Newswise — DALLAS – May 3, 2011 – The National Academy of Sciences today elected Luis F. Parada, Ph.D., chairman of developmental biology at UT Southwestern Medical Center, to membership, representing one of the highest honors attainable by an American scientist.
With Dr. Parada’s election, UT Southwestern now has 19 members of this prestigious society among its faculty, more than all other academic medical centers in Texas combined.
“Needless to say, I am thrilled. Aside from actual participation in scientific discovery itself, this is probably the most satisfying professional milestone I can think of, which is to be acknowledged by your peers. I appreciate all the support I have from my colleagues at UT Southwestern, with whom I share this honor,” said Dr. Parada. He directs the Kent Waldrep Center for Basic Research on Nerve Growth and Regeneration and holds the Southwestern Ball Distinguished Chair in Nerve Regeneration Research and the Diana K. And Richard C. Strauss Distinguished Chair in Developmental Biology.
“I also want to acknowledge all the philanthropic support I have received from the Dallas community, which has been so essential for our research,” Dr. Parada said.
Dr. Parada’s research integrates the fields of molecular genetics, embryonic development and signal transduction. His studies have provided critical insights into brain development, associated disorders and cancer biology, and have led to the identification of molecules that inhibit nerve regeneration after injury.
“Our approach has always been to relate cancer and other diseases to problems associated with development and to thereby gain a unique insight into human disease,” Dr. Parada said.
His laboratory focuses on the regulatory pathways that control the complex process of nervous system development and the consequences of inappropriate development, which can include behavioral and mood disorders, as well as cancer.
Dr. Daniel K. Podolsky, president of UT Southwestern, said, “Dr. Parada’s work has been distinguished by both creativity and rigor. His discoveries into the most basic mechanisms of development have already led to novel paradigms for the treatment of tumors of the nervous system. His election to the National Academy of Sciences is much deserved and a point of great pride for all of us at UT Southwestern.”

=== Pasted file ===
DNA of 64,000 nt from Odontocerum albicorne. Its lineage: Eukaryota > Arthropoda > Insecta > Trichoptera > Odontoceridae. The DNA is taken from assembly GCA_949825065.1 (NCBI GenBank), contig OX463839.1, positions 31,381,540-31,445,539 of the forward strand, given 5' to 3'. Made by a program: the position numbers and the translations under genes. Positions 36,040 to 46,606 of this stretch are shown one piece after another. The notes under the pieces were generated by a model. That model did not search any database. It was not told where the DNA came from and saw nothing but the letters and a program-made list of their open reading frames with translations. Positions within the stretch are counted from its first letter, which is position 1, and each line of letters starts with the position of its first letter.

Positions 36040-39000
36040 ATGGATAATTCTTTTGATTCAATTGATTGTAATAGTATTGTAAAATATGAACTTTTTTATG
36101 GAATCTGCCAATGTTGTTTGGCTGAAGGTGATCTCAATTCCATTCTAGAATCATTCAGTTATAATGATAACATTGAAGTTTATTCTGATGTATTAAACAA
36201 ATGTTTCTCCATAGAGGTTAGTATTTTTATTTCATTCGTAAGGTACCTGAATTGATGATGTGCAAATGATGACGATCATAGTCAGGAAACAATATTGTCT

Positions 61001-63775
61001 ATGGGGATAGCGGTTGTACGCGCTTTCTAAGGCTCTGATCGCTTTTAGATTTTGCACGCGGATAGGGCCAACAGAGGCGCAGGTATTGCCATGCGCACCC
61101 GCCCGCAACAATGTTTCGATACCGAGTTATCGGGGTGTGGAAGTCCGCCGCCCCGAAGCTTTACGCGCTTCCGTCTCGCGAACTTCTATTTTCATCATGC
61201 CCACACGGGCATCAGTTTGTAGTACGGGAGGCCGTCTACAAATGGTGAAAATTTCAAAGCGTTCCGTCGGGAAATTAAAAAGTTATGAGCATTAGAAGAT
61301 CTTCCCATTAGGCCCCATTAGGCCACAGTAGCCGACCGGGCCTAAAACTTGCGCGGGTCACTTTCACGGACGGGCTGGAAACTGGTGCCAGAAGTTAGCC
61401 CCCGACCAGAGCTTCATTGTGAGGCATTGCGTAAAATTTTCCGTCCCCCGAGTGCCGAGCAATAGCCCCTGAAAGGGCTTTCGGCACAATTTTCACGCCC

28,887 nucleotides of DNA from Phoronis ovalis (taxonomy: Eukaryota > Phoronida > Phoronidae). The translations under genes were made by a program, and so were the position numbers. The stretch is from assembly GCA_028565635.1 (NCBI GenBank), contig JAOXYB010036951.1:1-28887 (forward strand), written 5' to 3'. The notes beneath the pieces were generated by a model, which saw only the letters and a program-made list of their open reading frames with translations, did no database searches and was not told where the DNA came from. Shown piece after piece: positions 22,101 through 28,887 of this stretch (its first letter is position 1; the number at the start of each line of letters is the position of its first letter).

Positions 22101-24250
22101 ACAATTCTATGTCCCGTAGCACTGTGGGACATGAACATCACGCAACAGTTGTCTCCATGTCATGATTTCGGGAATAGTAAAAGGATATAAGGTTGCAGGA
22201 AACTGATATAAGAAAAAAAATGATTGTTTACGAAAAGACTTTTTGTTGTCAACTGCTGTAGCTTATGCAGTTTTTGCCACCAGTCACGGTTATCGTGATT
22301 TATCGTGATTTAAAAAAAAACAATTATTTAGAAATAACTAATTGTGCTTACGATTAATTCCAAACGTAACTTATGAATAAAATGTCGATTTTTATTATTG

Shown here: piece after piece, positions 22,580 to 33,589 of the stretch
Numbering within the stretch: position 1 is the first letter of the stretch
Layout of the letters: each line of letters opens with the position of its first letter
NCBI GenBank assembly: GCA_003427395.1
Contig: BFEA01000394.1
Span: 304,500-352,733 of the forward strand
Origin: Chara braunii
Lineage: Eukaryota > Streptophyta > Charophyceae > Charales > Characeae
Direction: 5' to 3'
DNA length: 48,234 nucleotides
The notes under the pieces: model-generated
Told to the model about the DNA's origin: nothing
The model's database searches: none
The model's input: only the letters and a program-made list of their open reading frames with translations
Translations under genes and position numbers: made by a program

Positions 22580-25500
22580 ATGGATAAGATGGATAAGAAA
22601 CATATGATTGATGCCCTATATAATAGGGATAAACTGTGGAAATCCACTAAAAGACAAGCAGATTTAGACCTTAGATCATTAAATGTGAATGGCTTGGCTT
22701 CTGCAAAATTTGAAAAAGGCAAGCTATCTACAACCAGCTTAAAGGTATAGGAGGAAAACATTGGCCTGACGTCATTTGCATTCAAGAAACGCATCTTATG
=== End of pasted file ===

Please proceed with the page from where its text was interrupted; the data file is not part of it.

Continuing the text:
Dr. Parada graduated with honors from the University of Wisconsin, Madison, with a bachelor’s degree in molecular biology. He completed his doctorate in biology at the Massachusetts Institute of Technology in 1985 and served postdoctoral fellowships at the Whitehead Institute in Cambridge, Mass., and at the Pasteur Institute in Paris.
He was head of the Molecular Embryology Section in the Mammalian Genetics Laboratory of the National Cancer Institute before joining UT Southwestern in 1994. He has received numerous honors, including election to the NAS’ Institute of Medicine and the American Academy of Arts and Sciences in 2007 and as a fellow of the American Association for the Advancement of Science in 2008. He was named an American Cancer Society Basic Research Professor in 2003.
“Luis is an outstanding scientist, and this recognition is richly deserved by virtue of his many, many contributions to basic aspects of developmental biology and cancer. He is, in addition, a most generous person and a great citizen who has worked to make UT Southwestern a better place in countless ways,” said Dr. J. Gregory Fitz, executive vice president for academic affairs, provost and dean of UT Southwestern Medical School.
In all, the NAS announced the election of 72 new members and 18 foreign associates. Three of the scientists honored are from Texas institutions. The election of new NAS members was announced during the 148th annual meeting of the academy in Washington, D.C. The NAS is a private, nonprofit society of distinguished scholars engaged in scientific and engineering research.
Other UT Southwestern faculty who are members of the NAS and the years they were appointed are: Ronald W. Estabrook, Ph.D., 1979; Michael S. Brown, M.D., 1980; Joseph L. Goldstein, M.D., 1980; Jean D. Wilson, M.D., 1983; Jonathan W. Uhr, M.D., 1984; Alfred G. Gilman, M.D., Ph.D., 1985; Roger H. Unger, M.D., 1986; Steven L. McKnight, Ph.D., 1992; Ellen S. Vitetta, Ph.D., 1994; Johann Deisenhofer, Ph.D., 1997; Eric N. Olson, Ph.D., 2000; Joseph Takahashi, Ph.D., 2003; Masashi Yanagisawa, M.D., Ph.D., 2003; Xiaodong Wang, Ph.D., 2004; Melanie Cobb, Ph.D., 2006; David Russell, Ph.D., 2006; Helen Hobbs, M.D., 2007; David Mangelsdorf, Ph.D., 2008.
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